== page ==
The Benefits and Risks of Cheese for People with Diabetes

Organic Lifestyle

Diabetes is a chronic disease in which blood sugar levels are elevated and are not properly regulated. When carbohydrate-containing food is consumed, the carbohydrate is broken down into glucose. Glucose is taken up by blood and transported to other tissues. Insulin is the hormone that regulates blood sugar levels.

Pancreas secretes insulin and if it does not produce sufficient insulin or the body is unable to use the insulin secreted efficiently, the blood sugar levels become high. This condition is called hyperglycaemia which is a result of uncontrolled diabetes (1).

Physical activity, appropriate diet, regular screening and treatment are the measures to be taken seriously to avoid any complications that occur because of diabetes. Diet plays an important role in the management of glucose levels in the blood.

It is just not the main meals of the day but even the snacks contribute to high blood glucose levels. Most of the snacks we consume are energy dense and are made with refined ingredients.


What are the benefits and risks of including cheese in a diabetic diet?

There is sufficient evidence to say that dairy products can be beneficial in reducing the risk of type 2 diabetes (T2D) especially low fat dairy products (2, 3).  The components of dairy products which may have a positive effect on reducing the risk of T2D are calcium, vitamin D, dairy fat, and trans-palmitoleic acid.

Glycaemic Index

The Glycaemic Index (GI) is a numerical scale used to indicate how fast and how high a particular food can raise our blood glucose (blood sugar) level. A food with a low GI will typically prompt a moderate rise in blood glucose, while a food with a high GI may cause our blood glucose level to increase above the optimal level.

Glycaemic index is a measure of a food’s ability to raise the level of blood glucose.

Glycaemic load is glycaemic index adjusted for a standard serving size.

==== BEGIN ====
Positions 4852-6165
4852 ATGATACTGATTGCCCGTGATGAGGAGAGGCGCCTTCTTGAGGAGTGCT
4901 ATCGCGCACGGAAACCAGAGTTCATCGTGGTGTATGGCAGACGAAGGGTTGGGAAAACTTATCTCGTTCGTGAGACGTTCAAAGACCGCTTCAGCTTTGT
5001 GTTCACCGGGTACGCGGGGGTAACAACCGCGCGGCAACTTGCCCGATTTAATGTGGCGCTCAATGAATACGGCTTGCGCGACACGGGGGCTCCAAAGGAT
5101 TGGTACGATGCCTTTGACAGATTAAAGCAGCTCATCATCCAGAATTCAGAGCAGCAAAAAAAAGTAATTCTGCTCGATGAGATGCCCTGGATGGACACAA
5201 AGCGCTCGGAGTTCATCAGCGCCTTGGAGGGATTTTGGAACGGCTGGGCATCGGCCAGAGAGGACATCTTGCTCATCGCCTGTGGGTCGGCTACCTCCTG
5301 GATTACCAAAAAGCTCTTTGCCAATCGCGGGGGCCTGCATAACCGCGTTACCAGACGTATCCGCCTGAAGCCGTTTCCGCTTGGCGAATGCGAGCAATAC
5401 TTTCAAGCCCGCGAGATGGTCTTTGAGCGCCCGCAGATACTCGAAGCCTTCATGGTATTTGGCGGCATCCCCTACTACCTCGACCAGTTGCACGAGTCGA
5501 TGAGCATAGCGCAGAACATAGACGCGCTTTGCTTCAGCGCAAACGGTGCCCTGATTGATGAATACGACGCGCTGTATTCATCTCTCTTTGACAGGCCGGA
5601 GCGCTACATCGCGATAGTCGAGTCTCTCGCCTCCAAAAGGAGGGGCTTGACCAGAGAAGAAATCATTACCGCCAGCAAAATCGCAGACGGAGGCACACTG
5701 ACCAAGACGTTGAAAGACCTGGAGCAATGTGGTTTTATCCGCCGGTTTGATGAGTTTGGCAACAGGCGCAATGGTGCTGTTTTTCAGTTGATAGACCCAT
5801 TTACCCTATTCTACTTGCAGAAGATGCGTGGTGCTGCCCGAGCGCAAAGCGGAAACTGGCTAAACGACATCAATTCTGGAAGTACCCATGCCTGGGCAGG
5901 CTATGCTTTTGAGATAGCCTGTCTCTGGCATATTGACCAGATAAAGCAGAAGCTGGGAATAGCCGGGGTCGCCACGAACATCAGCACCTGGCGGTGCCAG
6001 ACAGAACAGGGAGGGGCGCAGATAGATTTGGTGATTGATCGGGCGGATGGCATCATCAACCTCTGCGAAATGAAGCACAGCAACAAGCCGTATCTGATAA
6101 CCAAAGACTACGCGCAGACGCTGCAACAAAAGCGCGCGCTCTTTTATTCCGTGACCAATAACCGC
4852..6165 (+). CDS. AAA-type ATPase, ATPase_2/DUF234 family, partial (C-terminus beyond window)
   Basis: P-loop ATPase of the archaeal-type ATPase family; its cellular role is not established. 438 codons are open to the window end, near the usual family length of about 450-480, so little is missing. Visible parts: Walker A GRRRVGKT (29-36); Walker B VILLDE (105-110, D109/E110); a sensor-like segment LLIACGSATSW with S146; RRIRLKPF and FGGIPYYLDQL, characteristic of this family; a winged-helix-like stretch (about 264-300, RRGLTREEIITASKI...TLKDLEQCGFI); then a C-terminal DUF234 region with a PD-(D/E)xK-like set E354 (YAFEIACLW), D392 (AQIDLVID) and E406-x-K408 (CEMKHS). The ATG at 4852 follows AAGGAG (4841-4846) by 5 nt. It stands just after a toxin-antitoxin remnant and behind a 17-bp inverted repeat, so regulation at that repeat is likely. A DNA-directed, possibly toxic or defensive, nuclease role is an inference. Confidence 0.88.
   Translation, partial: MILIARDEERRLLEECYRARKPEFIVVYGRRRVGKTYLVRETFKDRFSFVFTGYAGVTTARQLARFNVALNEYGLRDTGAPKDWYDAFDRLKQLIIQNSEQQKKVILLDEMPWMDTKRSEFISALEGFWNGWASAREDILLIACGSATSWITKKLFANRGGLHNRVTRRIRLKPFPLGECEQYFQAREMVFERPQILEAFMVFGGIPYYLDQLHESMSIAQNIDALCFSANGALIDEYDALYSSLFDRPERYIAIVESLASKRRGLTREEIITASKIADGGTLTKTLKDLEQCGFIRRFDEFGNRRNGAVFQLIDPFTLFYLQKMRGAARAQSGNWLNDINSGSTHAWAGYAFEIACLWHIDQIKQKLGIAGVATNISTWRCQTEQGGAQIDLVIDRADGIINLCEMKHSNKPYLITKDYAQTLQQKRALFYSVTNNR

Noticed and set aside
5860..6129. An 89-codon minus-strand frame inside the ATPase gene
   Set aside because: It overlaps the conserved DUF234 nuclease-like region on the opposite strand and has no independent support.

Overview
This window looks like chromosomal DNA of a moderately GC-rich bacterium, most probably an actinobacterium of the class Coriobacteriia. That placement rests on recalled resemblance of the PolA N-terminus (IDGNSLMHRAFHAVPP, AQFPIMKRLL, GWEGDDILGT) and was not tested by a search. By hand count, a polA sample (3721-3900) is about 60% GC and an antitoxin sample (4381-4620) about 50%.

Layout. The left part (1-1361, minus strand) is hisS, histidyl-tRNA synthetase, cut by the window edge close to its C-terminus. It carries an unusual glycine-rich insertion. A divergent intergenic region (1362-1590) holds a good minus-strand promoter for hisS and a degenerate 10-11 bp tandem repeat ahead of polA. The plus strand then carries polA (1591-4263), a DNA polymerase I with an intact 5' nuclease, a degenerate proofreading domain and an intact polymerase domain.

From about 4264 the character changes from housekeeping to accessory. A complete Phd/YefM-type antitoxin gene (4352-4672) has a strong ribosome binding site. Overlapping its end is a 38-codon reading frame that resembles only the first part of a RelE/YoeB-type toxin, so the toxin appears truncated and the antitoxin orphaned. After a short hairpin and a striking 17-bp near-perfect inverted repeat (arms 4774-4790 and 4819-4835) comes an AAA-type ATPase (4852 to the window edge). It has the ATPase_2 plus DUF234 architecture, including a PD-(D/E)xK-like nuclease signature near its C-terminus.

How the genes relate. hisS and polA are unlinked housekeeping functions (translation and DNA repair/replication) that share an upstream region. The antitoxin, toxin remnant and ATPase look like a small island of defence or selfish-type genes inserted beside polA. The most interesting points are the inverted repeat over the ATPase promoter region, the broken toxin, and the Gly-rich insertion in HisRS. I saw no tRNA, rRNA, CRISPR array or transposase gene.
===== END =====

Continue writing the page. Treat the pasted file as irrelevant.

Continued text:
Cheese is a low glycaemic index food as it has very little carbohydrate.

Foods with lower glycaemic responses are more desirable for people who are actively managing their blood glucose levels. The lower glycaemic response could mean less medication necessary to keep blood glucose levels in check.

Protein source

Cheese provides 22 % protein, an excellent source of complete protein which has all the essential amino acids.


Cheese has about 710 mg of calcium in 100 gm (4). It’s a good source of calcium. Calcium has several important functions to do in the body. For strong bones and teeth being the most important.

For vegetarians who take dairy products cheese is a great source of calcium.

Vitamin D

Cheese is a good source of vitamin D 0.6 µg in 100 gm of cheese. Vitamin D is essential for calcium absorption. Vitamin D and calcium both are important for diabetics.

Lactose intolerance

For those who are lactose intolerant there is 3 grams of sugar in 100 grams of cheese. Lactose in small doses can be tolerated by most lactose intolerant people (5). They should spread the dairy products throughout the day.

Salt content

Processed cheese may have salt, diabetics should see that it does not have too much salt. WHO recommends less that is, 1 tsp, that is 5 grams of salt in a day. Hypertension is one of the risk factors for developing heart problems and diabetics have a higher risk of developing cardiovascular diseases.

Keep the salt intake low, check the salt content while picking up the cheese at a store.

Fat content

Fat content of cheese is 33 %. In that 18 grams is saturated fat. Cheese contains about 99 mg of cholesterol (4) which is a significant amount. High cholesterol and saturated fat-containing foods are risk factors for developing cardiovascular disease.


Final word

Cheese is a good source of protein, calcium and vitamin D. But at the same time, it contains a good amount of saturated fat and cholesterol. Other foods in the diet also provide saturated fat and cholesterol.

Therefore, though dairy products are good for diabetic people cheese should be taken in moderation as part of a balanced diet.



  1. World Health Organisation (2019). Diabetes.
  1. Kalergis, M., Leung Yinko, S. S. and Nedelcu, R. (2013) Dairy products and prevention of type 2 diabetes: implications for research and practice, Frontiers in endocrinology. Vol. 4(90).
  1. Fumeron, F., Lamri, A., Abi Khalil, C., Jaziri, R., Porchay-Baldérelli, I., Lantieri, O., Vol, S., Balkau, B. and Marre, M. (2011) Data from the Epidemiological Study on the Insulin Resistance Syndrome (DESIR) Study Group. Dairy consumption and the incidence of hyperglycemia and the metabolic syndrome: results from a French prospective study, Data from the Epidemiological Study on the Insulin Resistance Syndrome (DESIR), Diabetes Care. Vol. 34(4).
  1. United States Department of Agriculture, USDA Food Composition Databases.
  1. Bhatnagar, S. and Aggarwal, R. (2007) Lactose intolerance, BMJ (Clinical research ed.). Vol. 334(7608).

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